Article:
Charity to fund liaison nurse for female cancer patients and their families

A charity organisation is providing a liaison nurse at Cork University Hospital for women and families affected by gynaecological cancers, such as ovarian and cervical cancer.

The Emer Casey Foundation is sponsoring a 12-month contract for an oncology nurse.

Former research student Vicki Cleary will be appointed as the hospital’s first ever gynaecological oncology liaison nurse.

The post is one of only two in Munster and one of six throughout Ireland.

Vicki’s role will provide a crucial care and communication link between doctors and patients.

She will also oversee a new consultancy database being managed in a joint enterprise with medical students at UCC.

The 27-year-old holds a BSc in nursing and a Masters in gynaecological cancer. She has worked in gynaecology in the South Infirmary and also in the Cork Fertility Clinic. She also holds a PhD in Medicine and Health.

The CUH post is being sponsored by the Youghal- based foundation, which officially launched the initiative at a presentation in the east Cork town. It was attended by Séamus O’Reilly, consultant medical oncologist at CUH and South Infirmary Victory University Hospital (SIVUH), and John Coulter, consultant gynaecological oncologist at SIVUH and Cork University Maternity Hospital.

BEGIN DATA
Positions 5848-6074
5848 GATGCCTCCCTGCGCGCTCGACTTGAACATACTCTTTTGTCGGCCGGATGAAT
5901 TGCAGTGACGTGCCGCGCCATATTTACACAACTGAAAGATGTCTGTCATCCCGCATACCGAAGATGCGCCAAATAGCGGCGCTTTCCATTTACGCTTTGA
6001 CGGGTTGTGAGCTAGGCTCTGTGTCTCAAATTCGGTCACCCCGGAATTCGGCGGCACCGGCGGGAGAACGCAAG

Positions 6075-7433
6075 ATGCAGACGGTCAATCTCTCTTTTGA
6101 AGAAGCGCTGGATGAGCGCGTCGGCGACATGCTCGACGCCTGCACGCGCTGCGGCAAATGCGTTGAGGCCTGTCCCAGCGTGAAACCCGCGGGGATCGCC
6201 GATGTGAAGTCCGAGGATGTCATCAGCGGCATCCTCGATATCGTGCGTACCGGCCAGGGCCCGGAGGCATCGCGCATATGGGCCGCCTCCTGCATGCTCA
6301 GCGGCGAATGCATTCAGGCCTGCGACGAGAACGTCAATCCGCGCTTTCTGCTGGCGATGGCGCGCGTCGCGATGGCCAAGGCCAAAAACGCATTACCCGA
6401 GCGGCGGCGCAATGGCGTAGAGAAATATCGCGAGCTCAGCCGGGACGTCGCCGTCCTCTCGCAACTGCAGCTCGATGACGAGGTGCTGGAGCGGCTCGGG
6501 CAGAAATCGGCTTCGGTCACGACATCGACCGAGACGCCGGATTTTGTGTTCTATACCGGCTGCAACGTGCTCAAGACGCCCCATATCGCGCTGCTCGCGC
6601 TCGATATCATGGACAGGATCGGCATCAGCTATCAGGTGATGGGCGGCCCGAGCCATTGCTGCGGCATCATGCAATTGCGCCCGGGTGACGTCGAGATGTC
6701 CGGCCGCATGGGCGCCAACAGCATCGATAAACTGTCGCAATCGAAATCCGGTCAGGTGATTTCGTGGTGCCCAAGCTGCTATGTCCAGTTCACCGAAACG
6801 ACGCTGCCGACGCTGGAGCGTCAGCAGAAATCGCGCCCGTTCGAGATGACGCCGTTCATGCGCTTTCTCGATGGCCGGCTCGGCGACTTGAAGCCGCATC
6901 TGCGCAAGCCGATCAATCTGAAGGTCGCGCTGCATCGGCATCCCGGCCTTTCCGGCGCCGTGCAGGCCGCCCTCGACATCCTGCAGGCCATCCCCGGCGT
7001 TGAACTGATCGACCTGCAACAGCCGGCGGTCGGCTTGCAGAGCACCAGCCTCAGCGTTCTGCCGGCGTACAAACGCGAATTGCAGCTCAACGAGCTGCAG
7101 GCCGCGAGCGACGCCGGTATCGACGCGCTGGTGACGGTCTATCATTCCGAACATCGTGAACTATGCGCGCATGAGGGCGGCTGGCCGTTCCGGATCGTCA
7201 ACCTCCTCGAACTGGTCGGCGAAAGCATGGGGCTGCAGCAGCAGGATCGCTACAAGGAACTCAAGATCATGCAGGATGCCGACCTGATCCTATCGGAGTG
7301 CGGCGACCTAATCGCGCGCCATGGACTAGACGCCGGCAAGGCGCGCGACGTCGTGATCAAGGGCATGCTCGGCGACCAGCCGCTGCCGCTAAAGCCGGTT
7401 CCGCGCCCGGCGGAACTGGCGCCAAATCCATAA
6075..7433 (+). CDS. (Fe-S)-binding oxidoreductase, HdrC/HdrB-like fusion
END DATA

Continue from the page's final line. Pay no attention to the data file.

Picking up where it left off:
Mr O’Reilly said hospitals “have infrastructure but lack humanism” and patient care was known to improve dramatically wherever a liaison nurse existed.

A similar post in the South Infirmary “has transformed the care of patients with genealogical malignancies,” he said.

Mr O’Reilly also welcomed the “measurement of care” implicit in the UCC database initiative. “You can’t manage what you haven’t measured,” he said, “but now we can look at the needs of patients with gynaecological cancers, better measure what they need and advocate more effectively their future needs.”

The Casey family established the foundation in 2006 after Emer succumbed to ovarian cancer aged just 27. It aims to fund research and to provide pastoral assistance to women diagnosed with the disease.

To date, it has donated over €500,000 towards studies by the Trinity College-based Discovary Research Consortium into early detection, chemo resistance and ovarian cancer stem cells. It also supports research at University of Melbourne and University of Edinburgh.

More in this section

Puzzles logo

Puzzles hub

Cookie Policy Privacy Policy FAQ Help Contact Us Terms and Conditions

© Irish Examiner Ltd